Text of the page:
Anger and frustration entirely fair as World Rugby's greatest fear realised

Supporters, players, and coaches are entitled to be deeply disappointed with the cancellations.

WORLD RUGBY TOLD us from over a year out that there were ‘contingency plans’ in place for the World Cup should Japan’s typhoon season threaten to have an effect on the 2019 tournament. 

Today, with two games cancelled and others still under threat, it remains unclear what exactly those contingency plans consisted of.

As Italy captain Sergio Parisse lamented after he and his team-mates were denied the chance to face the All Blacks, there doesn’t appear to have been any Plan B.

japan-rugby-wcup-typhoon World Rugby cancelled two games at the World Cup. Eugene Hoshiko Eugene Hoshiko

Indeed, it looks as though World Rugby and Japan Rugby 2019 simply hoped that their greatest fear – a typhoon or other natural disaster hitting the Japanese mainland – would not come to pass.

The logistical nightmare of shifting six teams to new host cities seemingly made it impossible to spring into action a rescue plan at this late stage for the two cancelled games on Saturday and the key fixture under threat on Sunday.

Imagine trying to get several 31-man squads onto trains or planes, along with their large coaching and backrooms staffs, all their gear, then overseeing the transfer of various TV and broadcasting staff and equipment, then focusing on getting volunteers, medical practitioners, in-stadium workers, and much more ready in the space of a couple of days. 

This simply wasn’t going to happen and World Rugby instead fell back on the idea of cancelling games in the projected path of Super Typhoon Hagibis.

At the press conference where they announced the two cancelled games, World Rugby reminded everyone that they had warned us that this was going to be the case for pool games affected by extreme weather conditions at this World Cup.

Simply put, most of us – competing teams clearly included – didn’t take notice or believe organisers would follow through on that promise.

It should be underlined that World Rugby’s decision not to play the games in Yokohama and Toyota City on Saturday could save lives, so it is the right one at this point in time.

Typhoon Faxai struck close to Tokyo in early September, killing three people, injuring 40 more people, and generally wreaking havoc.

Hagibis, the 19th typhoon of this season, is said to be up to three times more powerful than Faxai, so this is no laughing matter. The cancellations could save the life of even one person, so this is the correct decision from World Rugby.

japan-asia-typhoon Toyko was only recently hit by Typhoon Faxai. 浦郷遼太郎 浦郷遼太郎

But, equally, the anger and frustration being directed at the sport’s governing body is completely understandable – why was there no way at all for the games to be decided on the pitch? 

Two of the biggest games in rugby’s showpiece competition have been cancelled at late notice, with no long-term back-up plan in place, while the crucial Japan v Scotland fixture is in real danger too.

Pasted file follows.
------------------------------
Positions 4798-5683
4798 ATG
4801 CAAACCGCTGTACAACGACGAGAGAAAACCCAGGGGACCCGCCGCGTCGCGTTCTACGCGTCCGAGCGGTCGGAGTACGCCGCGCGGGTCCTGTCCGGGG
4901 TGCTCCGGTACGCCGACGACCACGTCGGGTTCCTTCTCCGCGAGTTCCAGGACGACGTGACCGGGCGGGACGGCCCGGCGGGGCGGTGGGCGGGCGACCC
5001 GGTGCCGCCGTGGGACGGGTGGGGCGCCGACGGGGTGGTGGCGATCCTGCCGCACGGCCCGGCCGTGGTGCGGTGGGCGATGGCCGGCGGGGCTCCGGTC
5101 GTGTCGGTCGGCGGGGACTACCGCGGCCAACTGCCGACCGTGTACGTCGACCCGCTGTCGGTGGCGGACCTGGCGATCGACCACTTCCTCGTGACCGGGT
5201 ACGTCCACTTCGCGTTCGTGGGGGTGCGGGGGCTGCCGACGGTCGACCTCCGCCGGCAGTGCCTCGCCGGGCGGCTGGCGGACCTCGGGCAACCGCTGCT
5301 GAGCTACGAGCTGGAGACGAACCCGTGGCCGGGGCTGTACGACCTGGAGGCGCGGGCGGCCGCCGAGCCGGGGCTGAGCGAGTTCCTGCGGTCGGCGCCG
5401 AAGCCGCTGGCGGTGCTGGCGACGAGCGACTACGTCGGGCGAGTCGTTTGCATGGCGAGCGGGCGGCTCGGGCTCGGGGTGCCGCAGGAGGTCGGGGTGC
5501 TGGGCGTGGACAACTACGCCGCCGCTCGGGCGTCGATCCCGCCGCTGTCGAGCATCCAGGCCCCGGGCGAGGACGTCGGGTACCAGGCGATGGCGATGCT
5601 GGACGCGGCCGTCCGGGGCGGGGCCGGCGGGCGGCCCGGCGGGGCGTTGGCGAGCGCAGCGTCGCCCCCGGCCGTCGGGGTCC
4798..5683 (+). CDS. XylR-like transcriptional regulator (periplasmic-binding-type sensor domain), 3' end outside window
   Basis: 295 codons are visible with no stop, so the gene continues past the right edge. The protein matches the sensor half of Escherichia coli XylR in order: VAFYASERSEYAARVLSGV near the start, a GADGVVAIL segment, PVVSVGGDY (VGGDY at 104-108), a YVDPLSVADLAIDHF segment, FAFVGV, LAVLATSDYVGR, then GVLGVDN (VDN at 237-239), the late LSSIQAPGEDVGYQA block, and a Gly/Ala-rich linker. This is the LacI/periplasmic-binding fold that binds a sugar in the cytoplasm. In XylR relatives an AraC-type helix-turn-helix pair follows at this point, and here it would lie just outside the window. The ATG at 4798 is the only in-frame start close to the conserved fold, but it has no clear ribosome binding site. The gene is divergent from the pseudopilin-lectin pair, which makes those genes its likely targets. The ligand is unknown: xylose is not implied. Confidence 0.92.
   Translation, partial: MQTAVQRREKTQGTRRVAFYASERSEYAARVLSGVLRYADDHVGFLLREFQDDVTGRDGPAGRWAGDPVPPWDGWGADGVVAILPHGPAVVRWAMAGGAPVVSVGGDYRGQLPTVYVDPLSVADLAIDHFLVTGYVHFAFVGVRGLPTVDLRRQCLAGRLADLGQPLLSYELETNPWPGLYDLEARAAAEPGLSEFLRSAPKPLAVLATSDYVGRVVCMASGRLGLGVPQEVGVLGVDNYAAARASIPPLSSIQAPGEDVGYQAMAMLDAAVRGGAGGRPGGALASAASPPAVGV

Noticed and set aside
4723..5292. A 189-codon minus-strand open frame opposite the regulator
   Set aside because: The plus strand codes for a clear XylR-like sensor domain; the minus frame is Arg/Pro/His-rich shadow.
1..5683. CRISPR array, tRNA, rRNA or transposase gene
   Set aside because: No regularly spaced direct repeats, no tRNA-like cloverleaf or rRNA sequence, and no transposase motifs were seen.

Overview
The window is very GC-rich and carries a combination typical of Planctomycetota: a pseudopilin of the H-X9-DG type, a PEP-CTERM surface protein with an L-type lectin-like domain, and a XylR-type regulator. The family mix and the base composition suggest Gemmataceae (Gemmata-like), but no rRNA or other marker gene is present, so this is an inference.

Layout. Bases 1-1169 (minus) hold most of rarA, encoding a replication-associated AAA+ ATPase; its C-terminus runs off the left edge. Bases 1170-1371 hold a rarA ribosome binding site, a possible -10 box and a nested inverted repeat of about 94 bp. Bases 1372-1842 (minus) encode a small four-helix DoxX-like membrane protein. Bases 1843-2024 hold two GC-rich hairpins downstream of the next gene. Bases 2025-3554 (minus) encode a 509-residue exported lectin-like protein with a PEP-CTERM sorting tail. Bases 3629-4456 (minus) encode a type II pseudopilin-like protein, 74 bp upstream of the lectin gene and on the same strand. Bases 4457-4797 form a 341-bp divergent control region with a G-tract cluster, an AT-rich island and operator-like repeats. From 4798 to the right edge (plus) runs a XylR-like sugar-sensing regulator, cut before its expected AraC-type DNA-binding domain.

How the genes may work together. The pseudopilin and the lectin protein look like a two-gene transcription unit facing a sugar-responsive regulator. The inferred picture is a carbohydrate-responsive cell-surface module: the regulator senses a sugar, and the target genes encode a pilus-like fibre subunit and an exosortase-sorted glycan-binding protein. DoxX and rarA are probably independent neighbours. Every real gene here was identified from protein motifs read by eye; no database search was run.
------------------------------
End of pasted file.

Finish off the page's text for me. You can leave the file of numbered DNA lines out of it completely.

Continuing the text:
The potential for the Scots to be knocked out of the competition without even playing their final pool game, as Italy already have been, is crazy. While relocating all of the fans, TV crews, media, and everyone else may prove too difficult, World Rugby should find a way for that game to be played, even if it is behind closed doors.

The truth, however, is that this game is more likely to be cancelled, with World Rugby insisting that they will treat this fixture exactly how the others have been. If conditions don’t allow the game to be played at Yokohama Stadium on Saturday, World Rugby insist it will be called off.

It’s not difficult to imagine the scale of devastation that Hagibis will leave in its wake, so the outlook is gloomy right now. Scotland will fight to the bitter end if World Rugby try to call this fixture off.

Whether or not the game goes ahead, the 2019 World Cup will be remembered as ‘the one with the typhoon’ and these circumstances will give doubters of rugby, as well as outright anti-rugby folk, plenty of ammunition to justifiably discredit the sport.

The entire tournament has now been skewed, with some of the leading contenders having this weekend off to rest up before their quarter-finals. New Zealand, England, and France were all set to play in the coming days but can begin preparations for their quarter-finals instead.

One could guess that Joe Schmidt won’t be best pleased in the event that Ireland secure their place in the knock-out stages.

japan-rugby-wcup-typhoon Japan and Scotland's game could still be cancelled. Eugene Hoshiko Eugene Hoshiko

Once we reach that point, it seems that World Rugby’s contingency plans for any games affected by weather conditions would kick in and there could potentially be rescheduled or relocated fixtures if required. Again, the governing body will say they told us that would be the case beforehand.

Right now, though, the circumstances of cancelled games and the threat of more to come have left players, coaches, supporters, and so many others frustrated, angry, and confused. 

World Rugby will be hoping for an incredible series of knock-out games to save this competition’s legacy, though it will always be remembered for the incredible Hagibis weekend.

All of that said, being responsible for putting any lives at risk would be a far more damaging legacy for the World Cup than any cancelled games. In the face of a typhoon that could be one of Japan’s worst-ever, World Rugby will feel they’ve made the right call.

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